MENTOR SPOTLIGHT: AMY PETERSON @ REBEL NELL
When did you know you wanted to take an entrepreneurial path?
In 2013 I was living in Detroit pursuing my childhood dream of working in baseball, particularly focused on becoming the first female general manager. I had worked my way up to achieving the position of associate counsel for the Detroit Tigers. There were a lot of challenges being a woman in the industry, particularly with my ambitions. At the same time, I was living right next to a well-known women & family shelter in Detroit. I would come home from the games and connect with some of the residents. These women were very inspiring. Many shared stories how they left challenging situations in search of a better opportunity for themselves and their family members. These connections along with my own personal experiences led me to think “what if I could create a company that was solely dedicated to empowering women”.
Tell us about your venture/work!
Rebel Nell exists to provide employment, equitable opportunity, and wraparound support for women with barriers to employment (homeless, returning citizens, lgbtq+ and refugees). We employ women directly out of the shelter and provide them with workforce training, above living wage and wrap around support to help transition them to the traditional workforce. At Rebel Nell, the women we serve are trained and employed to make jewelry out of meaningful repurposed material that is sold to stores nationwide. They not only learn the skill of jewelry making but also workforce development in guest service, customer management and retail exposure. By repurposing meaningful materials into jewelry and gifts, we mark life’s important moments and connect them to your personal journey. We seek to embolden women, to embrace their infinite strength, and to define their own future. Our items serve as a reminder that there is power in being ONE OF NO OTHER KIND.
How did you decide to tackle this particular issue?
The entire premise of Rebel Nell is to assist women with barriers to traditional employment on their journey to self-sufficiency. We employ women directly from the shelter and provide them not only with employment, but also all of the wraparound support that they need assist in their transition to an independent life. This includes financial training, business education, life wellness, housing resources, micro-loans, legal aid, etc…This ah ha moment is where the journey started. The next thing we determined is how are we going to sustain the business and the work we do. I loved the idea of repurposing material and thinking sustainably about our product. I was on a run in Detroit and stumbled upon some fallen street art that was laying on the ground. I loved the way it looked, with all of its layers and history. My business partner and I discovered a way to draw out the layers creating a unique material from which our company would create one-of-a-kind jewelry. Our jewelry is all about instilling confidence from the time of creation when the designer’s vision is translated into the jewelry and that confidence transfers to the person wearing it. To date we have hired 41 women out of the shelter and graduated 36 into the traditional workforce.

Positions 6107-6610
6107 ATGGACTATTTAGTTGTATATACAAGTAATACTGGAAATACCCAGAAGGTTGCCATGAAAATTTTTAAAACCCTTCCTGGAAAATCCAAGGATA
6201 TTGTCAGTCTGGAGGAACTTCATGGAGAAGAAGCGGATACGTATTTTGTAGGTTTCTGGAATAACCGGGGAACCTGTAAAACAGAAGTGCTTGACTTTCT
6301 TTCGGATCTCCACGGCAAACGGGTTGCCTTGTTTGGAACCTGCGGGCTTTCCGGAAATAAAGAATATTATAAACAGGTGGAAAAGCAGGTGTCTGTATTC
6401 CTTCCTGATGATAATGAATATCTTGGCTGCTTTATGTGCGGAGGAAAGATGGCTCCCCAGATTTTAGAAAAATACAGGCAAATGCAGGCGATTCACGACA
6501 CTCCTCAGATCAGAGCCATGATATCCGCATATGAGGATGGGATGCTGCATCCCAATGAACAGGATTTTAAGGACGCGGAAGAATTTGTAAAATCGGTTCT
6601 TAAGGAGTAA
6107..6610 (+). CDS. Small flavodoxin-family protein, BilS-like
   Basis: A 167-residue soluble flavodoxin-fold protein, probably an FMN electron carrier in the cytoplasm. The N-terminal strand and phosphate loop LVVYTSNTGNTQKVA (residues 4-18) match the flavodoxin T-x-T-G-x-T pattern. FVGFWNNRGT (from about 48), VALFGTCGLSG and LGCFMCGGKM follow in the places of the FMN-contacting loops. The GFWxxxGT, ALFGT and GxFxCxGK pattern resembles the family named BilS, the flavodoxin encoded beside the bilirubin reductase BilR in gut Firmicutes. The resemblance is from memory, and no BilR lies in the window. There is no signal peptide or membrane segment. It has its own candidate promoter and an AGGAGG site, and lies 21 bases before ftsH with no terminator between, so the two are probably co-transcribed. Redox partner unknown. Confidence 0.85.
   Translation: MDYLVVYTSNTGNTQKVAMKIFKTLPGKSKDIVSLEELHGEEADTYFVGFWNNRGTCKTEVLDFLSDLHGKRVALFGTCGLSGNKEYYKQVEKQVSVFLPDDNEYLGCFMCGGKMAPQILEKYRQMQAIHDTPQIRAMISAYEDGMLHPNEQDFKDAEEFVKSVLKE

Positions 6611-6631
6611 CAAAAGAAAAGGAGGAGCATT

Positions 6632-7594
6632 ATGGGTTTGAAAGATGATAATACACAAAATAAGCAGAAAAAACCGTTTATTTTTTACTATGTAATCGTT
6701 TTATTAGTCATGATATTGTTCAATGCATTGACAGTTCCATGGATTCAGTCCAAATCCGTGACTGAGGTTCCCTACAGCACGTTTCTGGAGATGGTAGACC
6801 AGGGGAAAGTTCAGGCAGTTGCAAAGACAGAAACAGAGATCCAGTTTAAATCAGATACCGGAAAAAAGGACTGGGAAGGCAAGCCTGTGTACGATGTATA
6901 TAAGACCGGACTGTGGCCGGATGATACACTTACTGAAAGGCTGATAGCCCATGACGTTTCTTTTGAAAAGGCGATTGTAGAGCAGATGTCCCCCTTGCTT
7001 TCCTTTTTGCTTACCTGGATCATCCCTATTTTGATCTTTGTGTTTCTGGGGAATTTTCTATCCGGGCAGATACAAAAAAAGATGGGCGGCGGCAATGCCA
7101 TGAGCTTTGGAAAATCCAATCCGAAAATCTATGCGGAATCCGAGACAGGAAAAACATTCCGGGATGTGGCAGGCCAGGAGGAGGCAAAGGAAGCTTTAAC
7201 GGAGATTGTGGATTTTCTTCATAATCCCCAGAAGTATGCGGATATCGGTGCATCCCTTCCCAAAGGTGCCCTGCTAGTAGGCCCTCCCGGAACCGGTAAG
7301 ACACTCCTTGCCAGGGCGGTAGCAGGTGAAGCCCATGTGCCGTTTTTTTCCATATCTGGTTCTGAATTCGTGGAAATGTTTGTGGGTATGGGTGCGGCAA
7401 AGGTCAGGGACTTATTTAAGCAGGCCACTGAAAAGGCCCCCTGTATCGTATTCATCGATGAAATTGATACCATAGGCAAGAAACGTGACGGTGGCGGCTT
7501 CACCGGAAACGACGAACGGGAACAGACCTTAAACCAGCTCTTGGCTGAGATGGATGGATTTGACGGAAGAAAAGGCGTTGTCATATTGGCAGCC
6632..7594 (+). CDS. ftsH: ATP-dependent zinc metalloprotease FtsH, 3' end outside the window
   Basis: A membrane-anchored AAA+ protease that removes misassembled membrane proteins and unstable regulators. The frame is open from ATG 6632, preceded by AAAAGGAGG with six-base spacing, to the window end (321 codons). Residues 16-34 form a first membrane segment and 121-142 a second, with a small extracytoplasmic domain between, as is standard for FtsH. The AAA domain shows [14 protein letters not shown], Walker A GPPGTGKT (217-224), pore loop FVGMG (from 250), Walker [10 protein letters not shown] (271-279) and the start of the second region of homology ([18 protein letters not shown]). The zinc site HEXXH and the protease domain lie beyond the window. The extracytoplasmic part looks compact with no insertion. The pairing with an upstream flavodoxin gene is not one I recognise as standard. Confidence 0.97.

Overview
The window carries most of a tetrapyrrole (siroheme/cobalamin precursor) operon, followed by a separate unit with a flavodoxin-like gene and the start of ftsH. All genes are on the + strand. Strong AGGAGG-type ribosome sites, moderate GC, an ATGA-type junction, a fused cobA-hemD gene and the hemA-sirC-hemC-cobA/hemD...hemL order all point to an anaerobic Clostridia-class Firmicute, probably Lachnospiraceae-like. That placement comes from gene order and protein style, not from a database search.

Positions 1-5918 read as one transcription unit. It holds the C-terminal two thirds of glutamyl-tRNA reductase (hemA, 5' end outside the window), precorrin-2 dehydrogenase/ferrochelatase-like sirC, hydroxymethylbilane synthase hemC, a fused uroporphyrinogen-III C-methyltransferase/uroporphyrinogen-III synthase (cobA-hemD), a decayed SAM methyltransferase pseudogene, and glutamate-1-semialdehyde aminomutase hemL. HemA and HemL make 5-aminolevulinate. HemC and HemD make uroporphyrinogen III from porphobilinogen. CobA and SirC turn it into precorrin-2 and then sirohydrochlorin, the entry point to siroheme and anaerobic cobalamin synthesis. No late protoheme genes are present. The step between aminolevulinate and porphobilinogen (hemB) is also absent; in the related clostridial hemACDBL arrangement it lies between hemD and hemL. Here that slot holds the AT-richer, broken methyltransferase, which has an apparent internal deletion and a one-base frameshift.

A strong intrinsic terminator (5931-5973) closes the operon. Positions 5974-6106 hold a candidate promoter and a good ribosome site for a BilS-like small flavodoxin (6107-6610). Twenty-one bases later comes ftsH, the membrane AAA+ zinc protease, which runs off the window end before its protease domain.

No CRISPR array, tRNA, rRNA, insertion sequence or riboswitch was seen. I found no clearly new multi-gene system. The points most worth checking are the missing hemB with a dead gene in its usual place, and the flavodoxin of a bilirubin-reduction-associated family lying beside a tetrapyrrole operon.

What do you enjoy most about being an impact entrepreneur? What’s hardest about it?
Being a part of someone’s success journey is my favorite part. It is the addiction that feeds the really tough days. However, when we have a woman that we employ get keys to a house, or a new car or they tell us they are transitioning to another job is one of the greatest feelings in the world, knowing you were a part of it in some small way. The hardest part is riding the roller coaster and not getting too caught up in all of the challenges but trying to focus on the positive.
How do you navigate the space of being a founder and also being a POC/women/non-binary person?
Being a founder is hard, there is an added layer of difficulty for being a woman and then an even thicker layer added for running a social enterprise because you put your people and profit at the same importance. It is not a traditional business model and that is difficult. There are less funding options for women and even less for funding social enterprises. They way to navigate it is just to keep swimming, Dory said it best. You will face a lot of rejection but use that to fuel your fire.
What advice do you have for early-stage impact entrepreneurs about using their time, relationships, and opportunities at The New School to prepare for this kind of career?
Enjoy every second of it! All opportunities in life are precious and need to be appreciated in the moment. What you are learning now, the connections you are making and the memories you are creating will all serve you well in the future.
Where did you get the name Rebel Nell?
We wanted the name to be reflective of who we are and what we do. We also thought it important to pay tribute to a trailblazing woman whose ideas we could emulate in our business. My business partner and I adore Eleanor Roosevelt and everything she stood for. She was a revolutionary for womens rights, advocate for equality and a humanitarian. Her dad called her “Little Nell” and we thought she deserved a more bad ass nickname and we came up with Rebel Nell. We believe the women we employ are rebelling against what life has dealt to them and we are dealing with graffiti which is a rebellious art form.
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